Intel added electrical engineering professor Dr. Tsu-Jae King Liu to its board of directors, marking just the second woman on the chipmaker’s governing body.
Liu joins lawyer and former ambassador Charlene Barshefsky as the only two women on Intel’s board. Ambassador Barshefsky, who served as United States Trade Representative, has served since 2004.
Liu, who teaches at University of California at Berkeley, has worked at the Xerox Palo Alto Research Center and Synopsys and holds over 90 patents. Her current areas of research include nanometer-scale logic, memory devices, and devices for energy-efficient electronics.
“She brings a wealth of expertise in silicon technology and innovation that will be valuable for Intel in many areas as we navigate a significant business transition while continuing to lead in advancing Moore’s Law and harnessing its economic value,” Intel board chairman Andy Bryant said in a statement.
Liu did not replace any of the 10 existing board members, so the board will expand to 11 members, Intel (INTC) noted. Under the company’s bylaws, the board can have from nine to 15 members. Other well-known outside board members at Intel include Harvard Business School professor David Yoffie and Reed Hundt, former chairman of the Federal Communications Commission.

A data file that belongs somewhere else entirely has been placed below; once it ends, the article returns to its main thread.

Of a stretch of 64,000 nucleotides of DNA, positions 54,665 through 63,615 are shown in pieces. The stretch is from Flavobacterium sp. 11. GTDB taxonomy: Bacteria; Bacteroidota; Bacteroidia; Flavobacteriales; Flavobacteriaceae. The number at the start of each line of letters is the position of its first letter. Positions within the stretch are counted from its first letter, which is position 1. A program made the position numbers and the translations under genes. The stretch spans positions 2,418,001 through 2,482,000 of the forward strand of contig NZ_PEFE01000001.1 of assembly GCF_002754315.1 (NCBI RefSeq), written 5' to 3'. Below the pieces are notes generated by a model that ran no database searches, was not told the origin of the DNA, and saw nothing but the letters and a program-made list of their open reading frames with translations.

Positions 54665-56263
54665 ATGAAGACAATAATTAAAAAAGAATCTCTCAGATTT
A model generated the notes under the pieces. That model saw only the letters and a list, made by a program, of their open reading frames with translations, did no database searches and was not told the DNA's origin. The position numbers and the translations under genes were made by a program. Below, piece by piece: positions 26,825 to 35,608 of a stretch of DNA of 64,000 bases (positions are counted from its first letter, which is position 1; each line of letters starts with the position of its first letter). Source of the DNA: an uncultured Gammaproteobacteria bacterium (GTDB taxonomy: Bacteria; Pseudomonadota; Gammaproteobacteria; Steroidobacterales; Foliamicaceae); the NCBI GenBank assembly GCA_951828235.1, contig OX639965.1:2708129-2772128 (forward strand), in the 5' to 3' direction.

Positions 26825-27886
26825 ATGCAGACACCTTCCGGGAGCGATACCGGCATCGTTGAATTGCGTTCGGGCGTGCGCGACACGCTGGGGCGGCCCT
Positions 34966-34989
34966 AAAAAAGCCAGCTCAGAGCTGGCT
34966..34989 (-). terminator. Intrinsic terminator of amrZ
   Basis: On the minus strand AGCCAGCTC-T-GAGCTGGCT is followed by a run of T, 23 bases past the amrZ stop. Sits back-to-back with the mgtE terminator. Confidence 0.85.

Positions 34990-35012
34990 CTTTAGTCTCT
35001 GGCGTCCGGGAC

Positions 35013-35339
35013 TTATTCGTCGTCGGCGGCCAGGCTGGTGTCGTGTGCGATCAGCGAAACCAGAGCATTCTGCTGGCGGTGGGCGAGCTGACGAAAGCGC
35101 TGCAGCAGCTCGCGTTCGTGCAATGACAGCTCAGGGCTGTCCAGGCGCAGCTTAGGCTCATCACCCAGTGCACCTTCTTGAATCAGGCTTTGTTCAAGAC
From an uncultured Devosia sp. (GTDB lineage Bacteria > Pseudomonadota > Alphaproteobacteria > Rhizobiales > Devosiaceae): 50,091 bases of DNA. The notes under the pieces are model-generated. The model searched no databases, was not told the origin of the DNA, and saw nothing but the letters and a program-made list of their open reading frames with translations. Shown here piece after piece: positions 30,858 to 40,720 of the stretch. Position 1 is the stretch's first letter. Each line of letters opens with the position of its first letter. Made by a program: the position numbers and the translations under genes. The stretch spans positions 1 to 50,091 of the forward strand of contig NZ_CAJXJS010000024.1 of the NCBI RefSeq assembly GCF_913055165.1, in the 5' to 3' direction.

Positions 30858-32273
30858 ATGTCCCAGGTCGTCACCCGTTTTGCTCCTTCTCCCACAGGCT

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The move helps increase the number of women on corporate boards, where they are vastly underrepresented. Women comprise less than 16% of board members at all U.S. publicly-traded companies, according to a report by the Government Accountability Office released in January. At the current rate of improvement, it will take another 40 years for men and women to reach parity on boards.
Among other major tech companies, Apple’s (AAPL) eight-person board includes two women, Google (GOOGL) has three out of 12, Microsoft (MSFT) has three women out of 10, and IBM (IBM) has four out of 14, including CEO Virginia Rometty.